ג׳ באדר א׳ ה׳תשע״ו (February 12, 2016)

Gittin 61a-b: Robbery on Account of the Ways of Peace

As we have seen, our perek has begun to deal with rabbinic enactments that were instituted to establish certain norms of behavior mipnei darkhei shalom – in order to keep the peace (see daf 59). Several of these enactments deal with cases of possession and ownership. If a child picks something up, can it be taken from him? If a poor person drops fruit to the ground from a tree, can someone take it or does it belong to him? In cases like these, even though it appears that there is no real kinyan, mipnei darkhei shalom we view these things as having been claimed. Rabbi Yossi believes that we view it as a full act of acquisition (at least on a rabbinic level) and that taking such an object is forbidden not only because of darkhei shalom, but because it would be actual theft.

One case from the Mishna that is discussed in our Gemara is the case of someone who sets traps for wild animals. When the animal is trapped, does it actually belong to the person who set the traps? Here too, we find a disagreement as to whether taking it is forbidden because of darkhei shalom or because it is actual theft. Our Gemara points out that there are different types of traps. Nets and traps that actually hold the animal within them are certainly viewed as having brought the animal into the possession of the trapper, and taking an animal from such a trap would be stealing. The argument is in the case of lehi ve-kokri.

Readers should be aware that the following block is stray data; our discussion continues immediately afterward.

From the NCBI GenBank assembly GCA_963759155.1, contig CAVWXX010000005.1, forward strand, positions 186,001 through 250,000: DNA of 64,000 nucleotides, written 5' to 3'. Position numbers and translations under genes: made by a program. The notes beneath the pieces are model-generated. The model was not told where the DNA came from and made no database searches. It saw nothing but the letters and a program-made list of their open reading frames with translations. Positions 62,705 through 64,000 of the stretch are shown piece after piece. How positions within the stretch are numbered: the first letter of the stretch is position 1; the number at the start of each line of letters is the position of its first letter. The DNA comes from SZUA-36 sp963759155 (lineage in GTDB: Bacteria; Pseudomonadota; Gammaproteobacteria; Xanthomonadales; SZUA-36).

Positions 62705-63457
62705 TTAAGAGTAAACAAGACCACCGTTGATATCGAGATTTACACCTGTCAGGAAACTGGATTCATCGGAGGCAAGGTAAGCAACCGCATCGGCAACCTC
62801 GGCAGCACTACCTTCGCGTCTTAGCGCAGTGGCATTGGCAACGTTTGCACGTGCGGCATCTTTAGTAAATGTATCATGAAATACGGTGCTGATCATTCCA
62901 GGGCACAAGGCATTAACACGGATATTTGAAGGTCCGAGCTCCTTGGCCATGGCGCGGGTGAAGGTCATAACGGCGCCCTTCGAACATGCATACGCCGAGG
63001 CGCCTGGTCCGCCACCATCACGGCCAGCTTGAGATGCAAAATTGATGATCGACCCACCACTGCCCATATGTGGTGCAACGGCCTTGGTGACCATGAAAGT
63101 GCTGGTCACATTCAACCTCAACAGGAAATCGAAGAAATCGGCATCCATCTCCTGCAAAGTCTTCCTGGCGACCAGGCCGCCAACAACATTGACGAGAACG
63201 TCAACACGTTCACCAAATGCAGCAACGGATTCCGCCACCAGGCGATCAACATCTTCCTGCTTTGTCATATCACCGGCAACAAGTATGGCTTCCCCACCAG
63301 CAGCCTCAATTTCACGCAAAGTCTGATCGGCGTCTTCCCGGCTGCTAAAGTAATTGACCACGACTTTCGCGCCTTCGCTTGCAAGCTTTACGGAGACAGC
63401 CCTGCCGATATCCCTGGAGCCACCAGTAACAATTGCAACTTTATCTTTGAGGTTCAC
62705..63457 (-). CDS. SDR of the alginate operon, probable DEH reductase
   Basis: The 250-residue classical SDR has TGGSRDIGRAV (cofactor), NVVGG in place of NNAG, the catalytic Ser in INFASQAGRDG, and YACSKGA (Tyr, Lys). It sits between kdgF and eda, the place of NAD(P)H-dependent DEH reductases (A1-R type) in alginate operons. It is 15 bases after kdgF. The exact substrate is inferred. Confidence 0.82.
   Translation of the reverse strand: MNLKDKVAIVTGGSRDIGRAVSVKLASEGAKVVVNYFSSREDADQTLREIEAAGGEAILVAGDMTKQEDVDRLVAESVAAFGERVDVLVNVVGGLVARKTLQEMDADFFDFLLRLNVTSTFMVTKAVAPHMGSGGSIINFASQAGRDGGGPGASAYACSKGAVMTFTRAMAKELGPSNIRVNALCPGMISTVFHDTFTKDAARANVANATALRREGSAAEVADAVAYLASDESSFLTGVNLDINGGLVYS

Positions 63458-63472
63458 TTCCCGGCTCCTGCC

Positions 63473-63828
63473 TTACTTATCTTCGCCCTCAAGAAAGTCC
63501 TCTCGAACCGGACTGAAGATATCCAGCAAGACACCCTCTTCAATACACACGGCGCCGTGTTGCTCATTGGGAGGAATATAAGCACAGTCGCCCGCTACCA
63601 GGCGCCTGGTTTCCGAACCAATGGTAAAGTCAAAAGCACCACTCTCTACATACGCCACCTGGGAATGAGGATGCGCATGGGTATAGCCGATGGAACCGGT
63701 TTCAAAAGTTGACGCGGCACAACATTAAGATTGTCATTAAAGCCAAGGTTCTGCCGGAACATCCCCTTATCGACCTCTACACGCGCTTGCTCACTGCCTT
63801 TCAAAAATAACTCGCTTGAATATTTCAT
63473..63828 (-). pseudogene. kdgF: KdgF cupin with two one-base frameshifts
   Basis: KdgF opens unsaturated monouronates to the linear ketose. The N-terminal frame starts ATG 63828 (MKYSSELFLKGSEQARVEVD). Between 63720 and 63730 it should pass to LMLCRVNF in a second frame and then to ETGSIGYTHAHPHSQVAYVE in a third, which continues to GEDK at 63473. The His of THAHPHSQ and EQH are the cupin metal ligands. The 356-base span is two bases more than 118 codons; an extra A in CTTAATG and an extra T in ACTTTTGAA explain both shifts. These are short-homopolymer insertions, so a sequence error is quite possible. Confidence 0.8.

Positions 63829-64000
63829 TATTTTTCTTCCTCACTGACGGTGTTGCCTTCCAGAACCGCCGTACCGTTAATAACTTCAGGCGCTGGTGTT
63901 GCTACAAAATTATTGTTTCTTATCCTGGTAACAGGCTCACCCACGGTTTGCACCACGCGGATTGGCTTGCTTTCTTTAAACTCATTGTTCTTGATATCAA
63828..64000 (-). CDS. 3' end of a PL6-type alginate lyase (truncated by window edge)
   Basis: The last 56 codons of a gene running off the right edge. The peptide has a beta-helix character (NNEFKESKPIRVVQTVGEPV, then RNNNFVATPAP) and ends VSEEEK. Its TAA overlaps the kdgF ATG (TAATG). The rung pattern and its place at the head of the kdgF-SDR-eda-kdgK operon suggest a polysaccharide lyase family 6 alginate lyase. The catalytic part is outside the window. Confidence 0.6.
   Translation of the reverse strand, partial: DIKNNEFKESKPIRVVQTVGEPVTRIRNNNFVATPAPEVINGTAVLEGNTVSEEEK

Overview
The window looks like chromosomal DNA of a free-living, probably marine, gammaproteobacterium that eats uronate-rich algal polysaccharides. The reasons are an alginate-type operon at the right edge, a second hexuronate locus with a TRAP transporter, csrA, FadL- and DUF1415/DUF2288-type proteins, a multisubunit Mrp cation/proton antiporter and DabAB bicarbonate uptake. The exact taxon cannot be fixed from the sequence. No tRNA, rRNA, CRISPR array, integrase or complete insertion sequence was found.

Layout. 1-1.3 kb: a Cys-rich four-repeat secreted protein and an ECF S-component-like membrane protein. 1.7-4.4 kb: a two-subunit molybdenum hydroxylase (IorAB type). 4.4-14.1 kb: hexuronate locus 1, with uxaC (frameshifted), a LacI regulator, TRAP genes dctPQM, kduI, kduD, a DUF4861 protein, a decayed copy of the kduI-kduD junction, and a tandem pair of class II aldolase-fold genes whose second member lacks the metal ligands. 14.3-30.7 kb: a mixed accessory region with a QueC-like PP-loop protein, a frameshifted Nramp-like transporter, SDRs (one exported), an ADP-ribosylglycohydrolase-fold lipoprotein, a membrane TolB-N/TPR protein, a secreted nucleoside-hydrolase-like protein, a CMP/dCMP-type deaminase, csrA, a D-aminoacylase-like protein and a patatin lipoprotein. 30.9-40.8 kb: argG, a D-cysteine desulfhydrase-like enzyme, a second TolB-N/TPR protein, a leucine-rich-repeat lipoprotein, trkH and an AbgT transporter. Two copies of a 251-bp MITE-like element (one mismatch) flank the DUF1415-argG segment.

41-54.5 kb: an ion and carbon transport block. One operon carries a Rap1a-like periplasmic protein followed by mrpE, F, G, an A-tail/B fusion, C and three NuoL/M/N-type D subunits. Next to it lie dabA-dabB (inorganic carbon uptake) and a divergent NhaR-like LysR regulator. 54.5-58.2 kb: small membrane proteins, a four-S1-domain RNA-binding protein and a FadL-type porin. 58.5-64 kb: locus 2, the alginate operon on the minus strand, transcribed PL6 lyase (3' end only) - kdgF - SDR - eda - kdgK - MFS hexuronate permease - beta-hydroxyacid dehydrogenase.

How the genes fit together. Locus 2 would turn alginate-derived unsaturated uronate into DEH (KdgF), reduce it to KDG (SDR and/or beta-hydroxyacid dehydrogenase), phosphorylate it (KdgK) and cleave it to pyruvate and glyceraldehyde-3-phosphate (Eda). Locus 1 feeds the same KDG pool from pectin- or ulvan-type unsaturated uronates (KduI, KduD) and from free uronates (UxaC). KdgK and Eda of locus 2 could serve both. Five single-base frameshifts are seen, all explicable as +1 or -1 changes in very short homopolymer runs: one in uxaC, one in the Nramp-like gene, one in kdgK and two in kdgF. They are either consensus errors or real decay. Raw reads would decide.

Rashi explains that a lehi is a hook while kokri is a long string that holds many hooks. The Ge’onim suggest that kokri is a stone board that is leaned on a stick that has bait attached to it. When the bait is pulled away, the heavy board falls on the animal and traps it.

According to the Talmud Yerushalmi all agree that in the case of a trap that is small in size, where the animal is readily taken out by the trapper, the trapper has taken possession of the animal and it belongs to him. In a case where the trap is large and the trapper will need to chase the animal even once it has entered the trap, we do not perceive him as having taken full possession of the animal and we will have the disagreement between the Tanna Kamma and Rabbi Yossi.

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